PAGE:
Also you can do a lot of triage on the phone on your way in. Make the head nurse fill you in on the case if she doesn't know then she needs to find out. You can then start marshaling your forces from the road Do you need blood? How many IV's does the patient have and what kind? If you need 2 big bores then demand those are ready when you get there etc etc You know how to do this, and you are going to be doing it for the next 25 years. How easy this is will be a function of how you make the environment. If you are reactive in your approach you will live in this kind of sympathetic soup if you are proactive you will know you have done what you can do to make things go smoothly, you will know you are good and your colleagues will get that you are good because you make the right things happen

    Be Kind There is no room for drama on the phone or in the OR when it hits the fan Be focused the notion the head nurse knows something has been trained into you. Typically she doesn't know shit so you have to direct her to make your reality optimum for the patient's benefit Direct her in a kind and focused way.

    Finally be good at what you do. No problem there, if you weren't good you wouldn't be worried about this kind of stuff. Look at how your colleagues do their jobs and pick the things that you see as effective improve them if you can and incorporate them into your practice.

    take heart I'm at the end of my career. I have done 20K anesthetics and 20K pain procedures and I have made a difference in many lives. In the end that is what this is all about.

  19. The way you reduce the sympathetic soup is to become proactive instead of reactive Don't just sit there and stew but if you want to do something find out if its possible If you're second find out if first is busy, if he is your screwed, if he is not discuss with him your situation.

    Learn how to triage from the road. You don't have to be at the hospital to start things rolling in the right direction. You are attending, make the nurses work for you Get blood ready Start IV's etc Find out about the pt from the road and start to make your plan on the way in and list your priorities to yourself You know how these things go and you don't need to be present for the whole act to effectively direct the scene.

    Be responsible do not be hyper-responsible. This kind of fear was trained into you in residency, it's now time to train it out of yourself. Most "emergencies" are not really emergent and often grow out of someones "need" to control the outcome to his/her benefit As you grow more comfortable in your skin and confident in your skills this stuff will get better. Learn from your colleagues. See what they do and how they manage, and incorporate an improve on what they do in your life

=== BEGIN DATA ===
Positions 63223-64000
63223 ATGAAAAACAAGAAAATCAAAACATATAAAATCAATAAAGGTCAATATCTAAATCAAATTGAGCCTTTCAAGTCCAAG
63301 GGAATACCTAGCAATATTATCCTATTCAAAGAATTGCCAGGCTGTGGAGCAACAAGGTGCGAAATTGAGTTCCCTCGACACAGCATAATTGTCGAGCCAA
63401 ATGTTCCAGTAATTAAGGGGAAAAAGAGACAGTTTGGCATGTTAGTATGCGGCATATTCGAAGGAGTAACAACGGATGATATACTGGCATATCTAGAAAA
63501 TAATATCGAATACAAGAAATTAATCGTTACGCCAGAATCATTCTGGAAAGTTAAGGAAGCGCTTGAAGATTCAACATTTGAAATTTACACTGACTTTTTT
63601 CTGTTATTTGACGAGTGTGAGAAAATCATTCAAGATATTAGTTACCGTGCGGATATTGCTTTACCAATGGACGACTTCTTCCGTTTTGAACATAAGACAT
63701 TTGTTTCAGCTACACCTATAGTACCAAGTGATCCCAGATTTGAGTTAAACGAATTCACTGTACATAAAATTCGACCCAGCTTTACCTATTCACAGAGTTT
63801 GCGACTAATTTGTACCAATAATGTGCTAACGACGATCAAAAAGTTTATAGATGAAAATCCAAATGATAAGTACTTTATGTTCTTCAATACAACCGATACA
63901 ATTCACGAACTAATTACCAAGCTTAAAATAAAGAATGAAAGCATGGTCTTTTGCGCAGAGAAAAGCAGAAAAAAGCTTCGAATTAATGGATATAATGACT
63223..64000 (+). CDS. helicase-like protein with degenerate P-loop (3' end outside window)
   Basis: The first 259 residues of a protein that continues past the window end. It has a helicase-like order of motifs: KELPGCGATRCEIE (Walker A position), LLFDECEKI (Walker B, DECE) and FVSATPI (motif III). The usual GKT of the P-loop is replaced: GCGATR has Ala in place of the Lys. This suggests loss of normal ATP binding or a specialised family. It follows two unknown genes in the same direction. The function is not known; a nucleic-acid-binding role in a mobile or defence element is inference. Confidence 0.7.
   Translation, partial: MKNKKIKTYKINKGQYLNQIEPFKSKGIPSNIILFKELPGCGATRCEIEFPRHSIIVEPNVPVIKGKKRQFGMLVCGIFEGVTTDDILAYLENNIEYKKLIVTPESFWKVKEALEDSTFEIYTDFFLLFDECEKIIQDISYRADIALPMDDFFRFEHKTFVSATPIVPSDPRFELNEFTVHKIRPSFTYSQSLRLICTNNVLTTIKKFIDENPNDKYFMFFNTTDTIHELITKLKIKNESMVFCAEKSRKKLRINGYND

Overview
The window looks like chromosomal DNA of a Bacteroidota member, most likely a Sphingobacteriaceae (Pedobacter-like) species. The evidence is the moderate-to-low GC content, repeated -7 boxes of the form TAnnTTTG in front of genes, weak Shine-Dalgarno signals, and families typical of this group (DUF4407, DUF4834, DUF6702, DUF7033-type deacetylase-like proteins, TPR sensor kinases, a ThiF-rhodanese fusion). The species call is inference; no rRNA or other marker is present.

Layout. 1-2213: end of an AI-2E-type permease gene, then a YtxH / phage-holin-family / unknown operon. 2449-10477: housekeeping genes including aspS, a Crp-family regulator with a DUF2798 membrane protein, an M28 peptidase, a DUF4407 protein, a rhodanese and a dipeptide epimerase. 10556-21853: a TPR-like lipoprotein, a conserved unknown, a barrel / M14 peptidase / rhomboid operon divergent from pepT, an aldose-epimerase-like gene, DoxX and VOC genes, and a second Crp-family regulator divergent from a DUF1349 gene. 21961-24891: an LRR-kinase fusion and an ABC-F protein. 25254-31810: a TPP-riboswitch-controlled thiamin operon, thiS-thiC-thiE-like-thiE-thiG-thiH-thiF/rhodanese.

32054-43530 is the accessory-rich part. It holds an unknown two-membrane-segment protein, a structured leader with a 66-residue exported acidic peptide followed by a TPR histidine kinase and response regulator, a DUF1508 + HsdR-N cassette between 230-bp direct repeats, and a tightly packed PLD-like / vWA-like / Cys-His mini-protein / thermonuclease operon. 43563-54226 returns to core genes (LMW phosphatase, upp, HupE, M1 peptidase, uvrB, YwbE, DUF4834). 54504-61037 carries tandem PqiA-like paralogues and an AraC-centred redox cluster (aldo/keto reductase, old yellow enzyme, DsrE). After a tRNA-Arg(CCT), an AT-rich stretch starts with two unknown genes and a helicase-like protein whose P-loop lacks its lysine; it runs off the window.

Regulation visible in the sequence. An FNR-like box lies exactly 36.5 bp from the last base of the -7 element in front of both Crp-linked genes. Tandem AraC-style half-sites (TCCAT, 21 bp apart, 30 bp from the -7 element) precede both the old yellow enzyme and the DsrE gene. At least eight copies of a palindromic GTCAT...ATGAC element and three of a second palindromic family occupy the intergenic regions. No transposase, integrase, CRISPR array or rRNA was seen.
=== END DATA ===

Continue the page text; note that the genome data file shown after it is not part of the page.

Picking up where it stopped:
20. elizabeth8:59 PM

    I haven't taken any call where I could get called in to the hospital in 3 yrs and haven't even carried a pager in over a year, but I still get the catecholamine surge every time my husband's pager goes off.

  21. Aussie Michelle8:48 AM

    On that note, I used to have a (non medical) housemate who had an alarm clock which was just audible from my room and sounded very similar to the arrest code on my pager (and from that distance, eerily similar to pager buried under pile of clothes). Once boyfriend and I were both half out of bed to run to the arrest before we both woke up properly.

    I was tempted to make it have an accident, but in the end problem was solved with an awesome Christmas present of ipod dock - smiles all round!

  22. The obverse to this is my mother's situation. She's an LPN who gets Baylor at a rural hospital where they're trying to do away with that pay scheme. She frequently finds herself on call. We try the jinxes often to do our part so that she gets called in. Paychecks are good, after all.

  23. Oh, that made me shudder. Not dissimilar to my mother over Thanksgiving - I had home call (which for us on holiday means going in OR annoying mommy/sick calls, plus inpatient rounds) from 0700 Thurs to 0700 Monday, and for the first 2 days, EVERY TIME my pager would go off, my mom would say, "OH NO!". I finally had to talk to her about NOT SAYING THAT. For the love, the beeping is bad enough!!

  24. Anonymous12:33 AM

    I am an anesthesiologist and intensivist. I had the hospital operator forward all calls to my iPhone. Somehow, having a gentle "bing" instead of a beeper defused a lot for me.

  25. Same thing happens when you're a pilot on "reserve". At my particular airline, I had to be within 2 hours of the airport. That is to say, the plane needed to leave the gate 2 hours after the call came in. I was in New York, where you NEVER know what traffic is going to be like. I was pretty much tethered to my house, because I was petrified of going out without my flight bag and overnight bags. Even if I went for a run, I would stay within a 5 minute radius. It made for a lot of repetition!

    I did this five days in a row, from 0400 to 1800 (usually). Then, I would have 2 days off and commence this schedule again (and again, and again). I'm surprised I didn't croak from high blood pressure!